Hooray for Quilt Guild Retreat!

May 8, 2012 at 8:08 pm 3 comments

Ronan in sunglasses

“Summer’s just around the corner!”

On a recent weekend I attended the spring retreat for my quilt guild. I’m determined to get my 2007 Shop Hop quilt finished for our guild show in June, so I didn’t bring any other quilts to work on. (More on that shortly.) However, I knew that it’s not good for me to sit in one position for too long at a stretch, and I wanted to have something productive to do while I pondered any quilting decisions. Therefore, I also brought my scrap bag:

Do you like my "Coach bag"?

Do you like my “Coach bag”?

As I’ve previously posted, I’ve been trying to implement Bonnie Hunter’s Scrap User’s System. I’ve been doing pretty well with cutting up scraps as I cut fabric for new quilting projects, but I still have a huge backlog from before I started. Every time I felt like I needed to stretch my back or walk around, I’d meander over to the cutting table and cut scraps for a while. I estimate that through the course of the weekend, I probably spent 3 hours sorting and cutting up scraps. I had a nice collection of strips, blocks, and squares to show for my efforts by Sunday afternoon:

Strips, bricks, and squares from above

Strips, bricks, and squares from above

It looks like a lot of fabric, doesn't it?

It looks like a lot of fabric, doesn’t it?

And here’s an “after” shot of my scrap bag:

Really. No tricks, no photoshop.

Really. No tricks, no photoshop.

Yeah. Really. No kidding. I did not stage this in any way; I didn’t fluff up the scraps, or pick up anyone else’s. Either the fabrics were extremely compacted in there and I just relieved some of the pressure on them, or I have some sort of bottomless, loaves and fishes scrap bag. And that’s a miracle I do NOT need in my life, thanks! So, my “Coach bag” will be a presence in my studio for a while yet.

Anyway, I did spend the majority of the weekend quilting the Shop Hop sampler quilt. At the December retreat, I had completed all the stitching in the ditch and had quilted freehand feathers in the plaid setting triangles of the center strip:

At this retreat, I finished the setting triangles and quilted all 18 sampler blocks. This presented an interesting challenge, as nearly every block required me to come up with an entirely different quilting design. There were a few piecing doubles that gave me an intellectual rest. (As an aside, do we have a term for that in quilting:  two blocks that are identical in the piecing, but appear different due to different value placement? If not, I’m thinking of something along the lines of the homonym/homograph/homophone terminology, but I don’t know who gets to determine these things. It’s not cut and dried like paleontology where the person who discovers the new fossil species gets to name it.) But with very few exceptions, each new block I came to was a new puzzle to solve. This added to the difficulty level but also kept the process much more interesting; repeating the same design 18 times would have gotten monotonous.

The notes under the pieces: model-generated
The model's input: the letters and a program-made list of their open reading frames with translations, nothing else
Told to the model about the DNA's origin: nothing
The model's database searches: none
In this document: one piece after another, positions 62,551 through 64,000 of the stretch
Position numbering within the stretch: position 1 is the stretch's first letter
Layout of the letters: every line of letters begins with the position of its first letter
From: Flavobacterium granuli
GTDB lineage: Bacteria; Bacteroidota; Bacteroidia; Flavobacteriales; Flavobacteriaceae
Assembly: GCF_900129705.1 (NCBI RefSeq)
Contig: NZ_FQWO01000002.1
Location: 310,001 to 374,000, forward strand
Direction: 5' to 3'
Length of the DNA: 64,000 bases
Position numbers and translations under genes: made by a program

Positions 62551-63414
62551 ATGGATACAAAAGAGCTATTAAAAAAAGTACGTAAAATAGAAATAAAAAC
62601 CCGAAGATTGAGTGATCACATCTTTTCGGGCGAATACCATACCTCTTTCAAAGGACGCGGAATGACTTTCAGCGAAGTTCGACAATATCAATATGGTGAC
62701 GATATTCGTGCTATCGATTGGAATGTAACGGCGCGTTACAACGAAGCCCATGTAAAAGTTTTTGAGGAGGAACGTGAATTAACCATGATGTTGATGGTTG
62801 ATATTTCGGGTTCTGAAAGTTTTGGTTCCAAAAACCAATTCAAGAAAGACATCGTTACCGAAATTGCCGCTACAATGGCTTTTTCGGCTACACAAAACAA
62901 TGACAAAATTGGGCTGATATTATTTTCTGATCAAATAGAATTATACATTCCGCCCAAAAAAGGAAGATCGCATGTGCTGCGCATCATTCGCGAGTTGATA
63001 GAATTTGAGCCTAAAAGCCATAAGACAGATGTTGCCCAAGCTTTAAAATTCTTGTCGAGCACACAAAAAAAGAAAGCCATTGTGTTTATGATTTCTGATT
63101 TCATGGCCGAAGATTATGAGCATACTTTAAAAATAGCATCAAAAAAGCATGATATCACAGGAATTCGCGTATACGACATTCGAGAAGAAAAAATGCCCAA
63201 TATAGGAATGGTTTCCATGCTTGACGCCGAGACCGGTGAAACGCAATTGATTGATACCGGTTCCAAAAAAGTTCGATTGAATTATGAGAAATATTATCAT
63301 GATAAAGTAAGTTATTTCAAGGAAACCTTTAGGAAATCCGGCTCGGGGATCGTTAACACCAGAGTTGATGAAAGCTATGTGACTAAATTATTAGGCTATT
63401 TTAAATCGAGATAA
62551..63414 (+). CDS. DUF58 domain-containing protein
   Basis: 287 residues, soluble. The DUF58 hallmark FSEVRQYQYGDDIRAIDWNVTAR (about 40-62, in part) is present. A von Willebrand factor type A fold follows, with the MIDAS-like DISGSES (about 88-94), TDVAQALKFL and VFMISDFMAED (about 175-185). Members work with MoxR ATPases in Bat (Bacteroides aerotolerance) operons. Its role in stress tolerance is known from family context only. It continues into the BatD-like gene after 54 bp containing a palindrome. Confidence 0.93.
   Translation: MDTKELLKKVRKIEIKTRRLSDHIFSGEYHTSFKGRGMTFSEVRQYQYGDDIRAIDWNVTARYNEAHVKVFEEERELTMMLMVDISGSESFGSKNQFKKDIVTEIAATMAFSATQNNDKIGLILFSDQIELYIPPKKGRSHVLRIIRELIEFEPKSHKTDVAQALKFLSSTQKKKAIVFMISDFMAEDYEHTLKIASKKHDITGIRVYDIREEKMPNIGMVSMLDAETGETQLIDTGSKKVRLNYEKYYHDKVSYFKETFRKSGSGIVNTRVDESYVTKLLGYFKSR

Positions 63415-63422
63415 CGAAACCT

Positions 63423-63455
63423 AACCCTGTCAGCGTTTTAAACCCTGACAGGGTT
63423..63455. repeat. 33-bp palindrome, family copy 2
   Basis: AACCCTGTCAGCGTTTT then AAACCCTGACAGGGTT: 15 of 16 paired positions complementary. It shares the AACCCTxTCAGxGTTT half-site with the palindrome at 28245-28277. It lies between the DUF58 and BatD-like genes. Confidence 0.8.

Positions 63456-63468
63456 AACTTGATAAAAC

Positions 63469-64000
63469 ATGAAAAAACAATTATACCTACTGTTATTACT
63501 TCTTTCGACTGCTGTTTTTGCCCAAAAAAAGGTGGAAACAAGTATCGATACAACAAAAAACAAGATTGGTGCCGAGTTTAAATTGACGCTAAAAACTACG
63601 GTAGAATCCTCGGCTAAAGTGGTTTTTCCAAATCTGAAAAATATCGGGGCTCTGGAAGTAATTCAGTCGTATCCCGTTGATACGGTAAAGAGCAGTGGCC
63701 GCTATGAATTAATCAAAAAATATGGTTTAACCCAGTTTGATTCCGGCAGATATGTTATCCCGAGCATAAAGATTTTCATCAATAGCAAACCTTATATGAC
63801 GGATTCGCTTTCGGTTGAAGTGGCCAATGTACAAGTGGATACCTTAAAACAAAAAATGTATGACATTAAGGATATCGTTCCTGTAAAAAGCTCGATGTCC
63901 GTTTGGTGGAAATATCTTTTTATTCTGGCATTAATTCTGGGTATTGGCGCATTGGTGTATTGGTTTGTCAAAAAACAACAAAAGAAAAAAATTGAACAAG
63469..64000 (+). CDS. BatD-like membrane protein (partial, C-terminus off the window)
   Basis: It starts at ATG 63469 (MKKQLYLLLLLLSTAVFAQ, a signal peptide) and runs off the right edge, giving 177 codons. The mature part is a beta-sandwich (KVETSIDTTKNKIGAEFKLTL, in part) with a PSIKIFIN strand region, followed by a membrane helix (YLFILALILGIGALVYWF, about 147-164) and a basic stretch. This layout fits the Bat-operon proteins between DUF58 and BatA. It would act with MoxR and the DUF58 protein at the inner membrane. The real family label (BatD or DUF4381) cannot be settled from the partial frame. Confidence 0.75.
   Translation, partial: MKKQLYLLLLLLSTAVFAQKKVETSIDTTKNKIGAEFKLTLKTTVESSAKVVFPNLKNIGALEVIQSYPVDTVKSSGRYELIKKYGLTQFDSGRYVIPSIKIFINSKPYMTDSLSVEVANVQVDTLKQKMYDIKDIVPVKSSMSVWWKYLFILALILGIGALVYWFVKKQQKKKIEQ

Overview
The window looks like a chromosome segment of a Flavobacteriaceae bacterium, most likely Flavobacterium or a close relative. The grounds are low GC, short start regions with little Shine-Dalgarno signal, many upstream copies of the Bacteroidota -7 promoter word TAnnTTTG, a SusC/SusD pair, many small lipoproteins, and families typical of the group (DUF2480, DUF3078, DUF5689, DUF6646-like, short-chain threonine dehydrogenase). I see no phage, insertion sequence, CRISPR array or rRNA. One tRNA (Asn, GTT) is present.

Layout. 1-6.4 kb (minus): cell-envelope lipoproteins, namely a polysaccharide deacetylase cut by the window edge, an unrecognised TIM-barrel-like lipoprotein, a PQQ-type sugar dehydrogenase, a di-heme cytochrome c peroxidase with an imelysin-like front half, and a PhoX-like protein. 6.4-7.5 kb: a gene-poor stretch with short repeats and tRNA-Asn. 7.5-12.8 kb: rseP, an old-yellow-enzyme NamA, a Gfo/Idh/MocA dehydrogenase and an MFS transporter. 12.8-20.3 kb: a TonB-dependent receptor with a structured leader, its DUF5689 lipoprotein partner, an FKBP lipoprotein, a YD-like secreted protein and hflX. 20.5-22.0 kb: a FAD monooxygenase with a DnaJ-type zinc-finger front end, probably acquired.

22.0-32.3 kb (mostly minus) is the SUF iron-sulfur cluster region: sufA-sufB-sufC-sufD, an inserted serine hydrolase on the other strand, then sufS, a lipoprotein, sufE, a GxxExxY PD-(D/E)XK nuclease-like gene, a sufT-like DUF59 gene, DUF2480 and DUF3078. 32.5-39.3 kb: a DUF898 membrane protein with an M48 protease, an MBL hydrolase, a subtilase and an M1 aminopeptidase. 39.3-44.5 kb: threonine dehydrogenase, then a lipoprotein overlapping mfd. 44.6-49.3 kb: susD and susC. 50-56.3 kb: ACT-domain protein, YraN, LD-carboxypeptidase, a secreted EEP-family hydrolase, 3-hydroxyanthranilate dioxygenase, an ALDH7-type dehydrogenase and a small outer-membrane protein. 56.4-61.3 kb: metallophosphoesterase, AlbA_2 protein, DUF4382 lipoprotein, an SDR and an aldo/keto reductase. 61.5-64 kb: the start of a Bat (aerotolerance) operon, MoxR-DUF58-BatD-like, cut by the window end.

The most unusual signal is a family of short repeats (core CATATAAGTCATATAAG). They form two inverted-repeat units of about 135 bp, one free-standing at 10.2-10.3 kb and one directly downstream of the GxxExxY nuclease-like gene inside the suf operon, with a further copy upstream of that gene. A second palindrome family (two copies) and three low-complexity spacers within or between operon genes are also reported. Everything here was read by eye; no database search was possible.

I still have a significant amount of work to do in the remaining six weeks before the show, but I know I can meet the deadline without pulling a bunch of sleepless nights. And if I have to eat those words, I promise to do it publicly.

And as always, I had a wonderful time at the retreat. It’s such a renewing experience to be surrounded by other quilters. And when you’re eating, sleeping, and breathing quilting, you start to see quilts everywhere. This was the floor in our bathroom:

The bathroom floor in our room

I see square-within-a-square and on-point four-patches.




Entry filed under: Organization, Quilt Guild, Travel, WIPs. Tags: .

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3 Comments Add your own

  • 1. Lagos  |  May 8, 2012 at 8:25 pm

    I’ve always been so amazed with people that have such great talents.

  • 2. Judy Sorensen  |  May 8, 2012 at 8:49 pm

    I always look at that bathroom floor and think I’ll copy in for a quilt. But I did that in Rome too, but no quilts have resulted! Thanks for a fun weekend. J.

  • […]  you have to really study to see just how similar the piecing is. I had mentioned briefly in an earlier post that it would be interesting to do a quilt of “piecing twin” blocks where the piecing […]


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